And it is not just the price of oil — and thus the price of petrol at the pumps — which such manipulation would affect.
It could also affect the price of European gas, which in turn dictates how much we pay for gas in this country, which also happens to be a major influence on the cost of electricity.
There are reports that the European Commission competition authorities are concerned that any possible price-fixing may have been going on for a decade.
If so, then the impact on the average family’s finances will have been dramatic.
If oil speculators have pushed up the prices we pay for petrol, gas and electricity by just 1 per cent for the whole of the past decade, then the British people might have been conned out of more than £5.5 billion.
In fact, the impact would have been much higher because the cost of oil has a direct effect on the prices of so many other products (including paint, petrochemicals and so on) — and, of course, the price of nearly everything we buy has to include transport costs — which increase as oil becomes more expensive.
So far, no investment banks or hedge funds — some of whose traders also buy and sell oil — have been raided, but common sense tells us that if this investigation is based on any truth, then such developments cannot be far away.
Indeed, as yesterday’s Mail revealed, there are other methods that could be used to manipulate the price of oil.
The AA has published a report claiming that speculators are using an age-old trick to make a fast buck at the expense of Britain’s 33 million motorists.
Traders working for major commodity-dealing firms are said to have been buying up vast amounts of oil with a view to making a large profit when they sell it. They do this by refusing to release the fuel onto the market and, in so doing, force a squeeze in supply. That inevitably pushes the prices up.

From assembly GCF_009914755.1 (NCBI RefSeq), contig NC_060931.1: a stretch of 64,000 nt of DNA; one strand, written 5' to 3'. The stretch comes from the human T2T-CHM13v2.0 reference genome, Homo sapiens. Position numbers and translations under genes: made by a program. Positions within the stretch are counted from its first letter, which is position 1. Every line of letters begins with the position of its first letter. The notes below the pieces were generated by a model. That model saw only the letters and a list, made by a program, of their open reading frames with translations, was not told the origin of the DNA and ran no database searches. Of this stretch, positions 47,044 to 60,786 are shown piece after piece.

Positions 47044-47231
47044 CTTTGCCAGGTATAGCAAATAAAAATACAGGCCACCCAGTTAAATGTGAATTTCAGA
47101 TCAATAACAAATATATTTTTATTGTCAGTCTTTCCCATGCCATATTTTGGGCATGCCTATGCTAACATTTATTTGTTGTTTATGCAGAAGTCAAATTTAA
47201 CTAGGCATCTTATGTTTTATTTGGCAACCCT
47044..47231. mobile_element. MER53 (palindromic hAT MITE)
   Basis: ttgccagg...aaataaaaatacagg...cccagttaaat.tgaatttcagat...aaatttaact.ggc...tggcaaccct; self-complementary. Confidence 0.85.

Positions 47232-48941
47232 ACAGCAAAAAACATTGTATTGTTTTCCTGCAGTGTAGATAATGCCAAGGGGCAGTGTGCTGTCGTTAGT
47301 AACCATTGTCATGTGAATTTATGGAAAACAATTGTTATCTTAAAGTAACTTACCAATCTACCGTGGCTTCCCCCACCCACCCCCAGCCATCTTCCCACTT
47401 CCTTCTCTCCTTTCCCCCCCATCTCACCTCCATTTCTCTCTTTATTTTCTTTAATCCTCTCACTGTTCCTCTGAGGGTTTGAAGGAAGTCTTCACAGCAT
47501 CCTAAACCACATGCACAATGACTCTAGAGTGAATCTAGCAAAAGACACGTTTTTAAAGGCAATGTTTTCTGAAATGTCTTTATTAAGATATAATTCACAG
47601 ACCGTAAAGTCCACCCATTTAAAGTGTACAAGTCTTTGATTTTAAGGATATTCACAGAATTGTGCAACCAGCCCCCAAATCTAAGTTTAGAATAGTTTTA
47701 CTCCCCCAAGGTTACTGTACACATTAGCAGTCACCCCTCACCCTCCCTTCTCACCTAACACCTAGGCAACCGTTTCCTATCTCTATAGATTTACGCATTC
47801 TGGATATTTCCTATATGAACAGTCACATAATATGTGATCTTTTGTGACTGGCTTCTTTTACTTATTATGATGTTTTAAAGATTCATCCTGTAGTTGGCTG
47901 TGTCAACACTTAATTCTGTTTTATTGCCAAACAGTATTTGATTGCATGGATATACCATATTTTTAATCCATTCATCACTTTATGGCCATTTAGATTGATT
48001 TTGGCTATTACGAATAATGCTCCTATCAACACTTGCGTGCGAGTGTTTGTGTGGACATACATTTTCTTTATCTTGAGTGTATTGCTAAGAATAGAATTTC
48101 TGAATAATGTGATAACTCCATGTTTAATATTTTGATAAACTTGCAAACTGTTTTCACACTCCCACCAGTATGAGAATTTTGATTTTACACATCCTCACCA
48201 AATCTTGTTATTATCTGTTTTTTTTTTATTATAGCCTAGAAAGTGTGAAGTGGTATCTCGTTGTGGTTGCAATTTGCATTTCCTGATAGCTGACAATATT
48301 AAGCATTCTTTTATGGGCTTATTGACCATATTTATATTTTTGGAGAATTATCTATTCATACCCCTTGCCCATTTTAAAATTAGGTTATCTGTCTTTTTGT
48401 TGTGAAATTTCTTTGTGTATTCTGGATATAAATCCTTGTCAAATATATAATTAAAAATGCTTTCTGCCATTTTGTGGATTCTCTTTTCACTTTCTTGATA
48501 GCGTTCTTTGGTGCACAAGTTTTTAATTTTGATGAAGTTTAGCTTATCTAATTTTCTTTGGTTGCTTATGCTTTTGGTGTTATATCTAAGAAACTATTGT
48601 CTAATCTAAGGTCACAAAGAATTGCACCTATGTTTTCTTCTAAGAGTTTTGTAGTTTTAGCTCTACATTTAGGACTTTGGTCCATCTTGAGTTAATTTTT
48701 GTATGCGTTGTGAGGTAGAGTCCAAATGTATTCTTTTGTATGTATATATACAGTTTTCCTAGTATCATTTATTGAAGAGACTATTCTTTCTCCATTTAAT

The problem with City traders is that they generally exhibit three main character traits — intelligence, greed and ruthlessness. Combine these with the fact that they work in a short-term, hire-and-fire world, and it is easy to see why they might break rules to enhance their bonuses.
All City traders assess risk and reward on a daily basis. Since the rewards for market manipulation can be massive and, until recently, the risk of being caught has been minimal, some traders would regard breaking the rules as almost a logical business strategy.
I’m afraid that given the choice between artificially raising a pensioner’s gas bill and adding £100,000 to your bonus, it would be heresy in the City to even mention the former concern.
This investigation into price-fixing is at an early stage and the companies being investigated say that they are co-operating with the commission, but there are three reasons why I think this may turn into a major scandal.
First, the system is too open to abuse for a group of clever participants not to have realised its vulnerability.
Second, personal experience informs me the ethics of many commodity traders are not what they might be.
And, third, my City contacts tell me there have been rumours of strange pricing data for some time.
If price-fixing has occurred, then it will prove once again that Britain is not the incorruptible country we like to think it is, and that tougher regulation is needed to cleanse our system of this widespread abuse.
More than 200 years ago, the economist Adam Smith wrote in The Wealth Of Nations that ‘people of the same trade seldom meet together, even for merriment and diversion, but the conversation ends in a conspiracy against the public or in some contrivance to raise prices’.
Sadly, that may be as true today as ever it was.